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Monday, September 17, 2012
Via Anti-Republican Crusaders / FB:
Book Description: How scapegoat politics is dividing America and bankrupting the middle class.
The size and stability of the American middle class was once the envy
of the world. But changes unleashed in the 1960s pitted Americans
against one another politically in new and destructive ways—while
economically, everyone fell behind except the wealthy.
Right-wing culture warriors blamed the decline on the moral shortcomings
of "other" Americans—blacks, feminists, gays, immigrants, union members
—to court a fearful white working and middle class base with ever more
bitter "us" vs. "them" politics. Liberals tried but mostly failed to
make the case that we're all in this together. In All for None and None
for All, MSNBC political analyst and popular Salon columnist Joan Walsh
traces this deeply disturbing dynamic as it has played out over the last
forty years, dividing the country, poisoning its politics, jeopardizing
its future—and splitting her working class Irish Catholic family as well.
Connects the dots of American decline through trends that began in the
1970s and continue today—including the demise of unions, the stagnation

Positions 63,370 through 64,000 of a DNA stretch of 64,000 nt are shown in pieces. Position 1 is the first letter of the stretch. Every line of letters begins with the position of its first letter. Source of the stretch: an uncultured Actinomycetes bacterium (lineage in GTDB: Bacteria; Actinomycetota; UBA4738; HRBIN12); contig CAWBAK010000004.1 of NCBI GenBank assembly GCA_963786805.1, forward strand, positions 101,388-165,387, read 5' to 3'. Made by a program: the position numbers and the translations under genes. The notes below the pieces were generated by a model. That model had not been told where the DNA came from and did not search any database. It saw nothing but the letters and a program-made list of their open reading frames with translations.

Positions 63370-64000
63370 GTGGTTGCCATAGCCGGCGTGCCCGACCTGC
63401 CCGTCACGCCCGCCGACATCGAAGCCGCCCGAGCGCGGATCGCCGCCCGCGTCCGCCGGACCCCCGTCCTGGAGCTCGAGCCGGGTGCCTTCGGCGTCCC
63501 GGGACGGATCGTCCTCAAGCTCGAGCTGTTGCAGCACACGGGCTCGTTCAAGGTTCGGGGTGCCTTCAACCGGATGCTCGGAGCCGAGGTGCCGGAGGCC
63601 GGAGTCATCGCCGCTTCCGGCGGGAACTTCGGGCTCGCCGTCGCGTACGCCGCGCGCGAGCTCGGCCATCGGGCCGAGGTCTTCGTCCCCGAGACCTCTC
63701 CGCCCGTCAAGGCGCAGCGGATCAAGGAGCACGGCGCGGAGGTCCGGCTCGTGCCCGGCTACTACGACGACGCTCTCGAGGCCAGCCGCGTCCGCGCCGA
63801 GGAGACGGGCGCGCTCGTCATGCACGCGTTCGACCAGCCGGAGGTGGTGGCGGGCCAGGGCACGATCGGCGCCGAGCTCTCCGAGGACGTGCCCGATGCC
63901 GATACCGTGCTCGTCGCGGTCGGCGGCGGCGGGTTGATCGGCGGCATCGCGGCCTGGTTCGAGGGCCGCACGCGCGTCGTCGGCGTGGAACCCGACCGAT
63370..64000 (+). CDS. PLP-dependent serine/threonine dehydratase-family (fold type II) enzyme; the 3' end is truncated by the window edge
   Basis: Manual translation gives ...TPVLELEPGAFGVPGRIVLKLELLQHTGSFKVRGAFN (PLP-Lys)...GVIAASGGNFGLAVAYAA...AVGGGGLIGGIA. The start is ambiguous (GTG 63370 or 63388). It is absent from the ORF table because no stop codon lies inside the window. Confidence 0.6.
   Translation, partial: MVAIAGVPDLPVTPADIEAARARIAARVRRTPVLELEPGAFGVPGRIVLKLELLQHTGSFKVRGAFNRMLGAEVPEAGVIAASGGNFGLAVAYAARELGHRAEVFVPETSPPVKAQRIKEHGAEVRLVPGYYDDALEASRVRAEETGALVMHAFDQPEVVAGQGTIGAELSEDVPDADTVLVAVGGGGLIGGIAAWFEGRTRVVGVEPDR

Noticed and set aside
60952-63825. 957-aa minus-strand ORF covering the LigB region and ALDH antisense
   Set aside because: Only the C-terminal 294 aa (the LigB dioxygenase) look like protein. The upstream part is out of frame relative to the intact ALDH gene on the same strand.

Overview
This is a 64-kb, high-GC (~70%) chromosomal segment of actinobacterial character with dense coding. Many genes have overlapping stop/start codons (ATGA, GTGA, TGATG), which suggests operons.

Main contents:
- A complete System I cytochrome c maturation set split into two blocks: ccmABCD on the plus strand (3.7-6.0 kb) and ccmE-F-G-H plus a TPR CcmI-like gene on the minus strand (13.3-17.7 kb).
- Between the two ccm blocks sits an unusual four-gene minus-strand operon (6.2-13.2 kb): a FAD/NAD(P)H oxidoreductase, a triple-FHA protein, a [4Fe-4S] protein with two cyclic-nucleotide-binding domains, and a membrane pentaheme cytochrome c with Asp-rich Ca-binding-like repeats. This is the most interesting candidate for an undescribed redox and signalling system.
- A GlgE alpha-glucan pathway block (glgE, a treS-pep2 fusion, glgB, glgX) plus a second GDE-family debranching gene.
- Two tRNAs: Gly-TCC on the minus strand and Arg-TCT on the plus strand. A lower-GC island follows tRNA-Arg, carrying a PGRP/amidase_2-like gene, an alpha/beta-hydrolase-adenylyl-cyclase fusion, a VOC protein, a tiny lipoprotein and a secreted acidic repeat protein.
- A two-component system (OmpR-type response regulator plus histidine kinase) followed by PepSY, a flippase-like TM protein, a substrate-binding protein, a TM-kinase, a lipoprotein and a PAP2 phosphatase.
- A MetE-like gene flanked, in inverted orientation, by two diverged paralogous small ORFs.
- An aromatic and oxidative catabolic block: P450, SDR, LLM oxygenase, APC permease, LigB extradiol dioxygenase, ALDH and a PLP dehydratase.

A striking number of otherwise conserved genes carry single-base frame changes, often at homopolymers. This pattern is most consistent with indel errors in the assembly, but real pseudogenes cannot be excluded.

of middle class wages, the extension of the right's "Southern Strategy"
throughout the country, the victory of Reagan Republicanism, the
widening partisan divide, the increase in income inequality, and the
drop in economic mobility.
Shows how liberals unwittingly
collaborated in the "us" vs. "them" narrative and failed to develop an
inspiring, persuasive vision of a more fair, united America Explores
how the GOP's renewed culture war—one which could conceivably make Rick
Santorum president, and produced radical changes in states like
Wisconsin, Ohio, and Virginia—now scapegoats even segments of its base,
as it blames the troubles of working class whites on their own moral
failings rather than an unfair economy.
As the United States becomes a
"majority-minority" culture, while the GOP doubles down on racial and
cultural appeals to rev up its demographically threatened white base in
2012, Walsh talks about race in honest, unflinching, unfamiliar terms,
acknowledging not just Republican but Democratic Party political
mistakes—and her own. This book will be essential reading as the country
struggles through political polarization and racial change to invent
the next America in the years to come. (Publication Date: August 28,
Copyright 2011 by Daniel C. Orey All rights reserved. No part of this website may be reproduced or utilized in any form or by any means, electronic or mechanical, including photocopying, recording, or by any information storage and retrieval system, without permission in writing from the author.